Kevin and Avonte’s Law authorized BJA's The Kevin and Avonte Program: Reducing Injury and Death of Missing Individuals with Dementia and Developmental Disabilities. This program will support local efforts to address this public safety challenge by providing grants to health care agencies, law enforcement and public safety agencies, and nonprofit organizations, that  implement locative technologies to track missing individuals, and/or  develop or operate programs to prevent wandering, increase individuals’ safety, and facilitate rescue. These efforts will promote education and training of caregivers to prevent wandering and provide law enforcement officers the tools they need to help recover missing loved ones.

Grant Sites

The U.S. Department of Justice (DOJ), Office of Justice Programs (OJP) Bureau of Justice Assistance (BJA) is currently providing funding to selected sites to support The Kevin and Avonte Program: Reducing Injury and Death of Missing Individuals with Dementia and Developmental Disabilities. This program furthers the Department's priorities by supporting law enforcement and public safety agencies in their efforts to reduce and prevent injuries and deaths of missing individuals with dementia or developmental disabilities, such as Alzheimer's or Autism.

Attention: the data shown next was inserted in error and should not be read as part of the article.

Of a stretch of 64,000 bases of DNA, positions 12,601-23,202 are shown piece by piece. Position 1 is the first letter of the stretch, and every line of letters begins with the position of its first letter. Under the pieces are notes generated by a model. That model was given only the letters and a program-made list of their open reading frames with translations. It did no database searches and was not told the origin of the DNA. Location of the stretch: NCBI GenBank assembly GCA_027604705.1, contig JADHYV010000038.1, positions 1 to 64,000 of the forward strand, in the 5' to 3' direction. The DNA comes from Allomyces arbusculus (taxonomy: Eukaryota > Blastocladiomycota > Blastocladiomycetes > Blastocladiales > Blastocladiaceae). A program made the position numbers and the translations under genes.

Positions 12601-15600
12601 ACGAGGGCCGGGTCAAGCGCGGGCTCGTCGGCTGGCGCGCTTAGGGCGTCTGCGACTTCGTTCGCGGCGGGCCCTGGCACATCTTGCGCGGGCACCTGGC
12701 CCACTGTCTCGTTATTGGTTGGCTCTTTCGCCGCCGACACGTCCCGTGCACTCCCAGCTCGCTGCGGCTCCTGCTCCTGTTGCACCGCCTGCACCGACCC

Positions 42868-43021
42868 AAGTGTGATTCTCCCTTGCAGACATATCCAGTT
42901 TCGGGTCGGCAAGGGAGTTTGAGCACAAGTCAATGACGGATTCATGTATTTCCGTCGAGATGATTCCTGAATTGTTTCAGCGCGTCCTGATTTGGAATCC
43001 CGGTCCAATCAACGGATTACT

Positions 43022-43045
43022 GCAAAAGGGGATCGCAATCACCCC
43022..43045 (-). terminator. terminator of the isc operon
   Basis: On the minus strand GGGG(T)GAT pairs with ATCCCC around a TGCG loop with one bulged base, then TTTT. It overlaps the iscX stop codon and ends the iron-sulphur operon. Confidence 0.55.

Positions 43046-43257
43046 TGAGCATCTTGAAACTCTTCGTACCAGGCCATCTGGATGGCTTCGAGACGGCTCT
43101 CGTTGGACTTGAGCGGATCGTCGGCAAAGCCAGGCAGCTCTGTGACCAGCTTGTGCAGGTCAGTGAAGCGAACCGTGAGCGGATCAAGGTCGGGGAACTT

Grantee Site Map

FY19 Kevin and Avonte Program Sites

Allegheny County Project Lifesaver- The Allegheny County District Attorney’s Office will partner with Project Lifesaver to locate missing participants registered in the program. Any Allegheny County resident who is a caregiver to a person who has a tendency to wander or run from his/her residence as a result of Alzheimer’s, or another form of dementia, Down’s syndrome, autism spectrum disorder or another developmental disability, or a veteran suffering from post-traumatic stress disorder, may enroll the individual in the program by contacting the District Attorney’s Office.

Bringing Home the Wanderers: Search and Rescue for the Cognitively Impaired - The Harris County Sheriff’s Office will partner with Project Lifesaver International to facilitate the rapid location of wanderers by equipping them with a small transmitter that emits an individualized tracking signal. When caregivers call 911 to report the person missing, a trained group of deputies will respond to the area and use a mobile locater tracking system to find the client.
    Site Resources: